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Jones v. Moorjani

United States District Court, S.D. New York

January 31, 2014

GLYNN JONES, Plaintiff,
v.
HARISH MOORJANI, SUNDARAM RAVIKUMAR, and MOUNT VERNON HOSPITAL, Defendants.

ORDER ADOPTING REPORT AND RECOMMENDATION

PAUL A. CROTTY, District Judge.

On April 4, 2013, pro se Plaintiff Glynn Jones ("Jones") sued Defendants Harish Moorjani ("Dr. Moorjani"), Sundaram Ravikumar ("Dr. Ravikumar") (collectively, "State Defendants"), and Mount Vernon Hospital ("Mount Vernon"), under 42 U.S.C. § 1983, alleging violations of the Eighth and Fourteenth Amendments. The allegations arise from medical treatment Jones received at Mount Vernon while Jones was a prisoner at Fishkill Correctional Facility ("Fishkill") in Dutchess County, New York. Jones alleges that Dr. Ravikumar and Dr. Moorjani caused him to suffer serious bodily injury by providing unwanted and unauthorized medical treatment.

Jones's application to proceed in forma pauperis ("IFP") was granted on May 8, 2013. (Dkt. No.4.) On July 10, 2013, State Defendants filed a motion to revoke Jones's IFP status. (Dkt. No. 15.) Jones moved for Default Judgment against Dr. Ravikumar and Mount Vernon on July 18, 2013. (Dkt. No. 18.) On December 13, 2013, Magistrate Judge Cott issued a Report and Recommendation ("R&R") recommending that both motions be denied. (Dkt. No. 31.) Objections were timely filed by State Defendants on January 13, 2014. (Dkt. No. 34). For the reasons that follow, the Court adopts Magistrate Judge Cott's R&R in its entirety, denies State Defendants' motion to revoke Jones's IFP status, and denies Jones's motion for a directed verdict.

BACKGROUND[1]

I. Facts

In September 2012, Jones was incarcerated at Fishkill. Prior to his incarceration, he had an arteriovenous graft ("AV-graft") inserted in his left forearm at Westchester County Medical Center ("WCMC") so he could receive dialysis. He also received a bone marrow transplant, which made him vulnerable to low red blood cell and hemoglobin levels.

While at Fishkill, a routine test revealed that Jones had decreased blood flow in his AV-graft and he was taken to Dr. Ravikumar's office in Dobbs Ferry, where he received a declotting procedure. The following day, a nurse at Fishkill discovered that Jones's AV-graft had become fully blocked despite the prior day's procedure. Jones was transported to the emergency room at Mount Vernon, where Dr. Ravikumar is a surgeon. Dr. Ravikumar re-examined Jones and performed surgery. During his nine-day admission to Mount Vernon, Jones also came under the care of Dr. Moorjani. After regular blood tests revealed that Jones's red blood cell and hemoglobin counts were deteriorating, he received two blood transfusions and was fitted with a perma catheter.

Jones was transported to WCMC on October 12, 2012 and placed under the care of Dr. Tauseef Ahmed, the physician who had carried out Jones's bone marrow transplant. Dr. Ahmed allegedly informed Jones that his red blood cell count deteriorated as a result of Mount Vernon's failure to administer the drug Epoetin, as Ahmed previously ordered. Jones claims that as a result of the unauthorized procedures and treatment, he suffers severe pain in his left arm, numbness, an involuntary twitch, and some loss of use of his left hand. Accordingly, Jones seeks $25, 000, 000 in compensatory damages and attorney's fees.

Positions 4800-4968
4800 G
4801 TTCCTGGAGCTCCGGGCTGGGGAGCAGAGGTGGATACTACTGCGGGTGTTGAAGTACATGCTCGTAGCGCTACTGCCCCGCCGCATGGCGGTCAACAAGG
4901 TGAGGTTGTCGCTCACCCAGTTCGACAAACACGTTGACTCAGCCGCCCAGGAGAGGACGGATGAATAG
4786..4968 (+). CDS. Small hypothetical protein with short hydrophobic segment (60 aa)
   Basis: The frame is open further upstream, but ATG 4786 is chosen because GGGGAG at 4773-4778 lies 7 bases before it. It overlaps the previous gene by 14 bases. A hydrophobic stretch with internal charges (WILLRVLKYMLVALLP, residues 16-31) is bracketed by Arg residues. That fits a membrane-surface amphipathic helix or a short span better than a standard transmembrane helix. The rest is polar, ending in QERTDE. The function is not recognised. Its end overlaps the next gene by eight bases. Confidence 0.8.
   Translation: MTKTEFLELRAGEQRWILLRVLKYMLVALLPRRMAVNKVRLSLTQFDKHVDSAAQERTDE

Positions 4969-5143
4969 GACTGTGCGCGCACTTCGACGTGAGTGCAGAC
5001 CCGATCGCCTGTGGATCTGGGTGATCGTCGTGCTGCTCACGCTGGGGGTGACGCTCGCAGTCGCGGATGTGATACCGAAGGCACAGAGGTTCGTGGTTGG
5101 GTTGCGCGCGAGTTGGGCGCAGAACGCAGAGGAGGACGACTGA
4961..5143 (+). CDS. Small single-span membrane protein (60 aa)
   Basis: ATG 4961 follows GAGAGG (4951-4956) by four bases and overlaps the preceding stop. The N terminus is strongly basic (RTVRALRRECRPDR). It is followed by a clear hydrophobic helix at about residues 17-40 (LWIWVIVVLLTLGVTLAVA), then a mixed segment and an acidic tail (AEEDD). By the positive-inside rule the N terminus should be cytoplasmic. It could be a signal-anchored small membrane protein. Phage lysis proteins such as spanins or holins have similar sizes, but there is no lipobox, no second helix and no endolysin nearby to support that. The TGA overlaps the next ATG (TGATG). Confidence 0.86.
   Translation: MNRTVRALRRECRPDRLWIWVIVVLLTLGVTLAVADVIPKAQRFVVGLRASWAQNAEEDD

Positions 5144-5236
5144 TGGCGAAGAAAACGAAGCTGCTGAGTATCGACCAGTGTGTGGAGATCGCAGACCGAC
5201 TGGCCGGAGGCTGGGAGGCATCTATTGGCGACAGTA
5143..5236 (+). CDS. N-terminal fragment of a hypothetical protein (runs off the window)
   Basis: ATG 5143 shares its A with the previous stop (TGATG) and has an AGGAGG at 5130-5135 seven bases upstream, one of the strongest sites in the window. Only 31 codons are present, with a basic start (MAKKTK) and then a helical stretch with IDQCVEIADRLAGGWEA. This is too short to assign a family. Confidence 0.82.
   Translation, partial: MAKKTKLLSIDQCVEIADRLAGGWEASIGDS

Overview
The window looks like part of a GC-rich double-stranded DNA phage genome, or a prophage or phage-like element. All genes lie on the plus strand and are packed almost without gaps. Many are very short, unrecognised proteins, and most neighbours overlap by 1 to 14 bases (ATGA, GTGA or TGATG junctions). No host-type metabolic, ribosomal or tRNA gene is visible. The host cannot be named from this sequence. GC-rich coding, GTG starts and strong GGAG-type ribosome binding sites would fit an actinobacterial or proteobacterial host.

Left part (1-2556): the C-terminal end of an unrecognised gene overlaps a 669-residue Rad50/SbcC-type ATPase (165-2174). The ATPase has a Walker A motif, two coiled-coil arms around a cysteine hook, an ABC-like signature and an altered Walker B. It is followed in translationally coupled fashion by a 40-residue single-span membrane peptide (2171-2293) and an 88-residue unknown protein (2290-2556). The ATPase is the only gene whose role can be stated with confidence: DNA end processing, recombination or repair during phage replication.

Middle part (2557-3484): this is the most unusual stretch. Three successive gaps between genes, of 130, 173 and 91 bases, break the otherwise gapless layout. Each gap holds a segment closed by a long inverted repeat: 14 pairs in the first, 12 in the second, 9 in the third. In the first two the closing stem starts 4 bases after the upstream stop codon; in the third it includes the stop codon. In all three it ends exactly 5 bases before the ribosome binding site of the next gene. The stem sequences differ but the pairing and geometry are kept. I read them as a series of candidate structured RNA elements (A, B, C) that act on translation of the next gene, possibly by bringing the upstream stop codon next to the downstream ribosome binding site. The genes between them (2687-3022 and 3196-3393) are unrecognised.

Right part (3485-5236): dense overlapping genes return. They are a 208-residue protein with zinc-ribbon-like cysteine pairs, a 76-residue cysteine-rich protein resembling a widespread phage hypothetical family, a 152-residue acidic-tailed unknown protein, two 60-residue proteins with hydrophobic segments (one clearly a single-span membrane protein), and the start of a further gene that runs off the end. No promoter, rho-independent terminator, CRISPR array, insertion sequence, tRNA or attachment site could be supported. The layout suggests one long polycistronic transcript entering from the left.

The current action, however, is not Jones's first foray into federal litigation. Jones has been a plaintiff in at least 21 separate actions since 1997, mostly in the Southern and Eastern Districts of New York. Five of these actions were at least partially dismissed with prejudice for failure to state a claim. State Defendants rely on these dismissals in support of their motion to revoke Jones's IFP status under the "three strikes" provision of the Prison Litigation Reform Act ("PLRA"), 28 U.S.C. § 1915. Additionally, Jones has three other actions currently pending in the Southern District. In one of these cases, U.S. District Judge Nelson S. Roman denied a motion to revoke Jones's IFP status for substantially the same reasons as set forth in Magistrate Judge Cott's R&R. See Order, Jones v. Midelton, No. 12 Civ. 02087 (NSR) (S.D.N.Y. Dec. 23, 2013), Dkt. No. 51.

II. Magistrate Judge Cott's R&R

Magistrate Judge Cott recommended that the Court deny State Defendants' motion to revoke Jones's IFP status and Jones's motion for default judgment against Dr. Ravikumar and Mount Vernon. First, the Magistrate Judge concluded that Jones should not lose his IFP status because only two of the five case dismissals put forth by State Defendants qualify as a "strike" under the PLRA. The first strike was Jones v. City of N.Y., No. 10 Civ. 3940 (S.D.N.Y. May 12, 2010), which was dismissed for failure to state a claim. The second strike was Jones v. Connolly No. 09 Civ. 3287 (S.D.N.Y. Feb. 16, 2010), which was dismissed with prejudice under Fed.R.Civ.P. 12(b)(6).